For years, politicians have wanted to censor us, using the drug war as an excuse. Probably the most notable example was Senators Feinstein and Hatch’s proposed Methamphetamine Anti-Proliferation Act, which in its original language would have outlawed speech that advocated drug use or production and cracked down on websites that merely linked to sites that sold drug paraphernalia. Then there is the more general chilling effect of students being harassed in public schools for outwardly advocating drug use or legalization.

Here in New Hampshire, Ian Freeman has been threatened with criminal penalties for the act of advocating drug possession.

As for religious liberty, American Indians have long used hallucinogens as religious rites, and have risked penalties under federal law for the peaceful exercise of religion. This brings us to a fundamental incompatibility between the First Amendment and the drug war.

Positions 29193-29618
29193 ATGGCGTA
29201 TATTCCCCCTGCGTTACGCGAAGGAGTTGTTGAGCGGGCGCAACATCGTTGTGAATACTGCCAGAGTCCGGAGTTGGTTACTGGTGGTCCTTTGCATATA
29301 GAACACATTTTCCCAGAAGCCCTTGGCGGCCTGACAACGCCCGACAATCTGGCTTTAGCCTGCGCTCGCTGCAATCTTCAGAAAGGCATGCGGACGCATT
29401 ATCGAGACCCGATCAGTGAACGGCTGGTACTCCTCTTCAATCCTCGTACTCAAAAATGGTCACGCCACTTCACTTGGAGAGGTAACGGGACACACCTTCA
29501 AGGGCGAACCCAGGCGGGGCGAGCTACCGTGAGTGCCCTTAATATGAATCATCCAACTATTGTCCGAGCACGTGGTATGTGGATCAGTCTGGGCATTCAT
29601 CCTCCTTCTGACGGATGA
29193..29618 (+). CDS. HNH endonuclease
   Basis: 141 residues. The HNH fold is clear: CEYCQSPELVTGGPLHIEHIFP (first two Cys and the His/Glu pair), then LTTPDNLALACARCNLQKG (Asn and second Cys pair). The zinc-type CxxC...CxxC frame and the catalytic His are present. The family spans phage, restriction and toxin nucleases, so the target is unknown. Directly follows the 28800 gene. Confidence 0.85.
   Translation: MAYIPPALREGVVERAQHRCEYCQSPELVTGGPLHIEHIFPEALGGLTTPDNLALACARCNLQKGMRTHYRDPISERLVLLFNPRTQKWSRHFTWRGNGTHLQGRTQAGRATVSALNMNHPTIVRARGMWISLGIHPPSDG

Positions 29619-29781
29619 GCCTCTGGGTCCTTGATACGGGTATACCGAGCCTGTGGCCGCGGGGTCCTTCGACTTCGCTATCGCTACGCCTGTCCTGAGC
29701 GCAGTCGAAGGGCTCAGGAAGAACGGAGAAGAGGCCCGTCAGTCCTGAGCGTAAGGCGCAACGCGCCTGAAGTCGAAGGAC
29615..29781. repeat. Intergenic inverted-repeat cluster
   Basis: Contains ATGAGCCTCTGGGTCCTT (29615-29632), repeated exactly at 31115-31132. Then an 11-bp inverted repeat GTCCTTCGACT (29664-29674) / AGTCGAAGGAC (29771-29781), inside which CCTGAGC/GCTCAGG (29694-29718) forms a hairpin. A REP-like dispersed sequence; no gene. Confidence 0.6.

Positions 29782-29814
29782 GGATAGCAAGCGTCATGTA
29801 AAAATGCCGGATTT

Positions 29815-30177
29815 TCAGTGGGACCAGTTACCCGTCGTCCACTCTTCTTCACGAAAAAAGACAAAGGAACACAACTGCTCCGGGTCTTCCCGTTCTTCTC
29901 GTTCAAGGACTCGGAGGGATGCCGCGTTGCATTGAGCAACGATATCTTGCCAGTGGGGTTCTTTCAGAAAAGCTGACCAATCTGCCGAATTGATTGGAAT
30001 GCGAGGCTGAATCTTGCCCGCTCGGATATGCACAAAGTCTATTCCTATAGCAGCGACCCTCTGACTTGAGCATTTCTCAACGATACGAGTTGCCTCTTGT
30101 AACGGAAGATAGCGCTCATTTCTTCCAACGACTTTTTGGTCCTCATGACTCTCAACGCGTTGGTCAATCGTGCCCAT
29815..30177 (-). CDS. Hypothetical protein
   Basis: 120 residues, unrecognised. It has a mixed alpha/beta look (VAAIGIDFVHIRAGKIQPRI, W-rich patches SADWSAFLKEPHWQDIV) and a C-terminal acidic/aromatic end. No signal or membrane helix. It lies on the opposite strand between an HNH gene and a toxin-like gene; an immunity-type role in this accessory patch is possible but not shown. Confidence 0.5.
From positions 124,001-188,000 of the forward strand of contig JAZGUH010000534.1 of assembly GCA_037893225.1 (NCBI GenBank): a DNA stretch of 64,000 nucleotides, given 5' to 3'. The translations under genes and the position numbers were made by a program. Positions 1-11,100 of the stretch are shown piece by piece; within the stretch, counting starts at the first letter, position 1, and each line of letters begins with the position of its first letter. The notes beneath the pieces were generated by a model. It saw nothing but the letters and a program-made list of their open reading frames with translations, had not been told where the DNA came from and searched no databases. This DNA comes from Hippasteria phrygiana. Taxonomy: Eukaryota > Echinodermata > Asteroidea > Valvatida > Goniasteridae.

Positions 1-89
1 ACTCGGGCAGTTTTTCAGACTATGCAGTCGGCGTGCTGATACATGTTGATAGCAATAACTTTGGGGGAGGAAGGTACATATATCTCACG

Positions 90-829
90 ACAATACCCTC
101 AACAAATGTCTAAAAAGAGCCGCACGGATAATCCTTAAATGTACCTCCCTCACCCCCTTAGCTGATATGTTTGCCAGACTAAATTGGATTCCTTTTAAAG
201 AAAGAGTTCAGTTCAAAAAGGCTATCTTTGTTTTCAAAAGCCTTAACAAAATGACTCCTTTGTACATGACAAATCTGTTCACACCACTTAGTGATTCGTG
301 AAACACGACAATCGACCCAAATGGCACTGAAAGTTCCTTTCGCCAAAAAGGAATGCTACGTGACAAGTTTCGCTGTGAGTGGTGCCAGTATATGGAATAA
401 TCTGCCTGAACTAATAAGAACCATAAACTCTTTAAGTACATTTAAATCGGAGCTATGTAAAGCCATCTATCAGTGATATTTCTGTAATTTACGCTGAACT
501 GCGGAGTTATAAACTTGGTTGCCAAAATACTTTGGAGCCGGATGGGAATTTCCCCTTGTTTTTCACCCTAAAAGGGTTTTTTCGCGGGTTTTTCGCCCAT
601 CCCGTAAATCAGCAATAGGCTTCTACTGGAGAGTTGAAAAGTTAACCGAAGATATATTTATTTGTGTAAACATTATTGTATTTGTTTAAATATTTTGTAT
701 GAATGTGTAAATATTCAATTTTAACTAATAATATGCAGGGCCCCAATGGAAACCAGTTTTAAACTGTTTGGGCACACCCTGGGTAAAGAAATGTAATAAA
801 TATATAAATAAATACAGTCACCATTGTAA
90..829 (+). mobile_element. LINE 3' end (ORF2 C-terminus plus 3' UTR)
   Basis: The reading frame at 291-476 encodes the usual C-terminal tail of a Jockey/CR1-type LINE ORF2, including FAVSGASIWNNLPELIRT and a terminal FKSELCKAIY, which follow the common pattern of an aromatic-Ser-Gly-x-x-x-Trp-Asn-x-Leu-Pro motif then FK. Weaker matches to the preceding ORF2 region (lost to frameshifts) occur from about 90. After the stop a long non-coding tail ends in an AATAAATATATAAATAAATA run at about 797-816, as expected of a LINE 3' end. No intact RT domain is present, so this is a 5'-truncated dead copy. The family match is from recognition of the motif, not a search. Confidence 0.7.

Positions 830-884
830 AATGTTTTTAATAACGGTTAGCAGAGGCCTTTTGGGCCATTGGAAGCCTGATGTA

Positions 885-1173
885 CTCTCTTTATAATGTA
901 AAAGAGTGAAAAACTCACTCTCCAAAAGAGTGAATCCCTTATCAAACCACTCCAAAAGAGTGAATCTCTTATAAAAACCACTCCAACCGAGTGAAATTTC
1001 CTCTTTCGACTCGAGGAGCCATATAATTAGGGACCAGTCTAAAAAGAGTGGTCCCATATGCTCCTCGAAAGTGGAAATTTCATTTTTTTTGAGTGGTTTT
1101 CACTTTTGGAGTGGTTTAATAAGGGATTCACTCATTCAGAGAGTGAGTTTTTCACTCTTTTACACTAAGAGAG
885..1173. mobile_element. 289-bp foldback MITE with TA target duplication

Under the American Indian Religious Freedom Restoration Act of 1994, American Indians can use peyote because it is part of their religion. But if something is peaceful, anyone should be allowed to do it, whether it is recognized by the government as religious or not. For peyote users to be jailed because they do not believe in its spiritual dimension is a de facto official government endorsement and granted privilege for some religious groups. If it can conceivably be allowed for the religious, it must constitutionally be allowed to everyone. Yet for peyote users to be jailed despite their religion is a violation of their religious liberty. The only way to reconcile religious liberty with federal drug law is to abolish it altogether.

Thus we see that Ludwig von Mises was hardly off the mark. The entire Bill of Rights has been shredded in the drug war. In Constitutional terms, "If one abolishes man’s freedom to determine his own consumption," one does indeed "take all freedoms away." With even the precious First Amendment battered, Mises was right that the drug warriors "unwittingly support the case of censorship, inquisition, religious intolerance, and the persecution of dissenters."